Adding to the annual excitement is the fact that the design chosen for striking is not revealed until New Year’s Day. In 2013, the coin was a $1 Holey Dollar and Dump bicentennial. In 2014, the $1 coin marked the bicentennial of publication of A Voyage to Terra Australis, while the 2015 coin honored the centennial of the Gallipoli Campaign and the role of the Australian and New Zealand Army Corps (ANZACs). The 2016 coin paid tribute to Australia’s first sovereign coin.

This year’s Trans-Australian Railway motif is available in the following denominations and formats:

  • $1 Uncirculated, aluminum-bronze (25 mm, 9 g). Mintage: 15,000.
  • $1 Proof, .999 silver (25 mm, 11.66 g). Mintage: 4,500.
  • $10 Proof, .9999 gold (17.53 mm, 1/10 oz.). Mintage: 1,000.

The coins can be purchased directly from the Royal Australian Mint’s eshop.    ❑


APMEX:  Gold and silver bullion and collector coins from the Royal Australian Mint.

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Comments

  1. Koichi Ito says

    In fact I ordered Australian Railroad commemorative coins yesterday. Because railroad commemorative coins are in high demand, Last year I ordered 2017 one ounce gold $100 Kangaroo in the Sunset 10th anniversary commemorative coin from Royal Australian Mint, but I did not received this coin. So what harpooned this coin?

  2. Koichi Ito says

    I have ordered 2017 $100 Australian Kangaroo in the Sunset 1 ounce gold proof coin on October 4, 2016 from Royal Australian Mint. But I did not received this coin. So what happened to my order of this coin? And finally if you see any this please email to me.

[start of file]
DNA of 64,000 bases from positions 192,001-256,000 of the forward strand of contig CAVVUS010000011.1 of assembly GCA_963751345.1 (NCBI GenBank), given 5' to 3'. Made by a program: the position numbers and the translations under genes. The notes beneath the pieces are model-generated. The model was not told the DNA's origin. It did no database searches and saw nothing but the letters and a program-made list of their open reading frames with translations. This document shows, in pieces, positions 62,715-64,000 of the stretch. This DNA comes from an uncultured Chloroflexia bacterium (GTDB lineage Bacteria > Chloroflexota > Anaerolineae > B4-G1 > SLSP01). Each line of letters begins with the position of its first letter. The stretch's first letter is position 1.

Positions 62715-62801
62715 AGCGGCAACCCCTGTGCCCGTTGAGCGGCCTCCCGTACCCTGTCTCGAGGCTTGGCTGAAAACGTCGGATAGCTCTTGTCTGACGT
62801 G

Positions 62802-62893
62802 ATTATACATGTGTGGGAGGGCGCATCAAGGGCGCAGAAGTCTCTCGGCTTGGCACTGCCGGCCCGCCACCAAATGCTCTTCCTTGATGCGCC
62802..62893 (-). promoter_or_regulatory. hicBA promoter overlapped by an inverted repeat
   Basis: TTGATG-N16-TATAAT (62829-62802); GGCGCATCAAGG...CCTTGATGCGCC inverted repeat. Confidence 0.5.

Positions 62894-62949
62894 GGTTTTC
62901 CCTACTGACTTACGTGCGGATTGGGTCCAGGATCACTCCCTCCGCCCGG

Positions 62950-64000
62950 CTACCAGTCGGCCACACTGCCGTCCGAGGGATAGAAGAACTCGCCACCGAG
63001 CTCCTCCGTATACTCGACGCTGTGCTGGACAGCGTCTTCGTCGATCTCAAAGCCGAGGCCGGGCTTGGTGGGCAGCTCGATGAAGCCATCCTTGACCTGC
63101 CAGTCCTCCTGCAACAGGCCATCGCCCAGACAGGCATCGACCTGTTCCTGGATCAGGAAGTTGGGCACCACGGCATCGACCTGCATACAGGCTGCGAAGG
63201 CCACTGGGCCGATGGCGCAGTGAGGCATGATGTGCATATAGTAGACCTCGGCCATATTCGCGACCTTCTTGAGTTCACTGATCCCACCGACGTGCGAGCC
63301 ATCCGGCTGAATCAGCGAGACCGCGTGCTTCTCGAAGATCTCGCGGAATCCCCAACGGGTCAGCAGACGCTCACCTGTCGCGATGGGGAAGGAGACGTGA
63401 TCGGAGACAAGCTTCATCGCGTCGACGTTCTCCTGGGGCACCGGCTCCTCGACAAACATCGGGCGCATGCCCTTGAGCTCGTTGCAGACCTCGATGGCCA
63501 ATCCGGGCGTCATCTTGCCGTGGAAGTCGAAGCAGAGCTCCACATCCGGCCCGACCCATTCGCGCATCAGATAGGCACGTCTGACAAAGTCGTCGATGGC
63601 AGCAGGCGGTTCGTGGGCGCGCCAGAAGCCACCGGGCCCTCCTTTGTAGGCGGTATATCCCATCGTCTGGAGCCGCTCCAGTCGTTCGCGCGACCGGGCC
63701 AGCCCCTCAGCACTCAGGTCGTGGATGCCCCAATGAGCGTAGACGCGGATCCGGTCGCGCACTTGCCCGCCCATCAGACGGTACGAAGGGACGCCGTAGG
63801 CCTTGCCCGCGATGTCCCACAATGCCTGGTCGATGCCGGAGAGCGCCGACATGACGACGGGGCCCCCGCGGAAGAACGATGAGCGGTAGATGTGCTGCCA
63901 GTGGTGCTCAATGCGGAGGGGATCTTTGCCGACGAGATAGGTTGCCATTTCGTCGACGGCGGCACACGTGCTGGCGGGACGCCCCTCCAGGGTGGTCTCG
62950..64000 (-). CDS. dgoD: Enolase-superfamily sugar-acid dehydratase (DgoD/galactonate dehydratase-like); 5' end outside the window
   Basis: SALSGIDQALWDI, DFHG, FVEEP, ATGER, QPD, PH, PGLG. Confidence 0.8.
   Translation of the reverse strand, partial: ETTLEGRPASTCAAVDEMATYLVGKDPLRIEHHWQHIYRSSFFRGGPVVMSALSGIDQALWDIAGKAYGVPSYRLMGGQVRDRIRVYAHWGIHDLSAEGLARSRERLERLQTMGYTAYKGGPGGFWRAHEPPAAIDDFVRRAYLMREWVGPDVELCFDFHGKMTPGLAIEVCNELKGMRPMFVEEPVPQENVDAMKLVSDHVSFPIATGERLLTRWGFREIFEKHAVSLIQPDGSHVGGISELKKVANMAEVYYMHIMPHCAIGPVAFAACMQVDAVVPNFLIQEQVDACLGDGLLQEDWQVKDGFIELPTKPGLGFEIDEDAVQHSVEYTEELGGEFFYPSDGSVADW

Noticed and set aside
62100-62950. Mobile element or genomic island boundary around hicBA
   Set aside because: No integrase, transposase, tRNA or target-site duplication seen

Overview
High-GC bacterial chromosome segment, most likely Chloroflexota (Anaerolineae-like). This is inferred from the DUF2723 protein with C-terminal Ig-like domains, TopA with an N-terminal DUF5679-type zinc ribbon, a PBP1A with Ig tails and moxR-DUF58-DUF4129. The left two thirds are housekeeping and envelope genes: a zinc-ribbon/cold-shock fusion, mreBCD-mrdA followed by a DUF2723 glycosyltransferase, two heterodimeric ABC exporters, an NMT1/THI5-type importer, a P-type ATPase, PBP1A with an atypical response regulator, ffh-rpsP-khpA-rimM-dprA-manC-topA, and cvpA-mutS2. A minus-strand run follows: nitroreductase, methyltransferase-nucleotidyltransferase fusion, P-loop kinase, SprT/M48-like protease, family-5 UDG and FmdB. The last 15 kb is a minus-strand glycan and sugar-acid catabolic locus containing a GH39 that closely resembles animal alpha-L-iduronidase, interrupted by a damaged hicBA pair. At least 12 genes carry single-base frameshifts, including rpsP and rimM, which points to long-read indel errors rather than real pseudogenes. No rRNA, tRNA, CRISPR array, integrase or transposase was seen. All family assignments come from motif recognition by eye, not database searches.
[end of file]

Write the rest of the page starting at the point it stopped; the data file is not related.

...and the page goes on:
3. World Mint News Blog says

    Hi, Koichi — I removed your order info from your comment, because someone could try to use that information to commit fraud. To find out about your order, you need to contact the mint at their customer-service number or email address. Have you tried that yet?

  4. Koichi Ito says

    I am sorry, but this 2017 Australian Kangaroo in the Sunset $100 gold proof coin cost $2000.00! Because this coin is missing. So what happened this dispatched coin order from Royal Australian Mint? Since never reached delivery address in United States of America?

  5. M Alexander says

    Hello Koichi,

    You must contact the same customer service that you placed the order with – they must know from you that the order never arrived and then – they can put a trace on the order to see where it ended up.

    $2000 is alot of money to lose but you must alert the Royal Australian Mint that your order never arrived – otherwise they cannot help – you may be offered a replacement of the coin if they are still available or if not, they may refund you the purchase price but until it is discovered where the coin is – they might assume you received the order.

    Contact them, give your customer number, the order number and ask them to track your order from their side… do not post that information here, that’s not a safe thing to do – let us know what they have told you & if the coin can be replaced.

    M Alexander

  6. Koichi Ito says

    Thank you very much for your advice. So I hope it will never happen again. In fact this was only time I never received order from Royal Australian Mint.